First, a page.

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Maryland’s Benjamin Banneker was perhaps the first scientist to document cicadas. And he tried to kill all of them.

Benjamin Banneker — who was born a free Black man in Baltimore County in 1731 ― is known mostly as an astronomer and mathematician, who also penned a letter to Thomas Jefferson about race relations in the U.S.

But researchers Asamoah Nkwanta and his wife, Janet Barber, who spent a decade researching Banneker’s work, said he has not been credited for being among the first Americans to document the life span of cicadas — the insect swarm that’s due to make its once-in-17-years appearance in the coming weeks.

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Banneker was born to Mary Banneky, whose parents were of mixed heritage, and Robert Banneker, a former slave. Benjamin was self-taught and died at 75 in 1806.

Banneker’s first experience with cicadas was at 17 in 1749 — according to a report Nkwanta and Barber completed seven years ago — when he noticed thousands of insects in the trees and bushes.

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“I then imagined they came to eat and destroy the fruit of the Earth, and would occation a famine in the land,” reads an excerpt from Banneker’s journal. “I therefore began to kill and destroy them, but soon saw that my labor was in vain, therefore gave over my pretension.”

This large brood of the species reemerges every 17 years.

“I then, being about thirty-four years of age had more sense than to endeavor to destroy them, knowing they were not so pernicious to the fruit of the Earth,” the journal passage continued.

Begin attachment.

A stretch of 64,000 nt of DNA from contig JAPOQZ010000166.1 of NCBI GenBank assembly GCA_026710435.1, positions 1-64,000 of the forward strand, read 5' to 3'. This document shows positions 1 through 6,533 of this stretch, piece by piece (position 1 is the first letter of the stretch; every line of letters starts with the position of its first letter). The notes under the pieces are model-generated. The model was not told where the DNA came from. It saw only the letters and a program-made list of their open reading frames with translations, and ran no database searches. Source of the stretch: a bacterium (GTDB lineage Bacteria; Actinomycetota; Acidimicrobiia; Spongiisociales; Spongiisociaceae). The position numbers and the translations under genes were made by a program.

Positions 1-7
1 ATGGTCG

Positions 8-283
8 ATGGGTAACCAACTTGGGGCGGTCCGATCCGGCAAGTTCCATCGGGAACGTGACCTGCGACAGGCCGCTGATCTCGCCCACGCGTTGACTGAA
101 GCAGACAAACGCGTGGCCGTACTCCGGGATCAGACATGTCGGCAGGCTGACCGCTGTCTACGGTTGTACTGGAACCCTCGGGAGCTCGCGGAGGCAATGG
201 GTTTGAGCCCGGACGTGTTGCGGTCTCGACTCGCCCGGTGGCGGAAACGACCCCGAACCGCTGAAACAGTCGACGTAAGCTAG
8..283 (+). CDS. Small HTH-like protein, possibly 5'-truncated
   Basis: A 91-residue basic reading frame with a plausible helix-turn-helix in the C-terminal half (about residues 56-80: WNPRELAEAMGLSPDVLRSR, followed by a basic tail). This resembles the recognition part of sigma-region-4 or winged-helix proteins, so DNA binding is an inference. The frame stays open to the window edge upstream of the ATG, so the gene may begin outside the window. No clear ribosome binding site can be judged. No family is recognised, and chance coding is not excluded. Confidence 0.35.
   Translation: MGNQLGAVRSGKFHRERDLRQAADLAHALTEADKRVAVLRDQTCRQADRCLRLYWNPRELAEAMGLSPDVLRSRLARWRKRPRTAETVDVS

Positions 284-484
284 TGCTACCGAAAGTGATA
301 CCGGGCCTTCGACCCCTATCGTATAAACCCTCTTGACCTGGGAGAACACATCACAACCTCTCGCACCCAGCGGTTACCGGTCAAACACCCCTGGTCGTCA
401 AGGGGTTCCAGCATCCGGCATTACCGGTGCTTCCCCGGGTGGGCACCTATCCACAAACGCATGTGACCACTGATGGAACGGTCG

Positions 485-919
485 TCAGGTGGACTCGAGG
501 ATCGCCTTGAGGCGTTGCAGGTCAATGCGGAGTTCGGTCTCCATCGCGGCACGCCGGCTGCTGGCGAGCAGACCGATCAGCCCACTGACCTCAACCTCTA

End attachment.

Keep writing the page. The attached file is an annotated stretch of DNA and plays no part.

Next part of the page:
Those recurrences provided enough evidence for Banneker — whose findings can be found in several libraries, including Morgan State University, Howard University and the Maryland Center for History and Culture — to draw a conclusion.

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“Their periodical return is 17 years, but they, like the Comets, make but a short stay with us — the female has a sting in her tail as sharp and hard as a thorn, with which she perforates the branches of the trees, and in them holes lays eggs,” Banneker wrote in his journal.

“The branch soon dies and falls, then the egg by some occult cause immerges a great depth into the earth and there continues for the space of 17 years.”

Cicadas are not harmful, although the female has a stinger, said Barber, an independent research writer and regional program director for Charles Houston Community Writers in Alexandria, Virginia.

"The first great locust year that I can remember was 1749 — I was about 17 years of age when thousands of them came and was creeping up the trees and bushes, I then imagined they came to eat and destroy the fruit of the earth...” wrote Benjamin Banneker about the cicadas he studied.
"The first great locust year that I can remember was 1749 — I was about 17 years of age when thousands of them came and was creeping up the trees and bushes, I then imagined they came to eat and destroy the fruit of the earth...” wrote Benjamin Banneker about the cicadas he studied. (Karl Merton Ferron/The Baltimore Sun)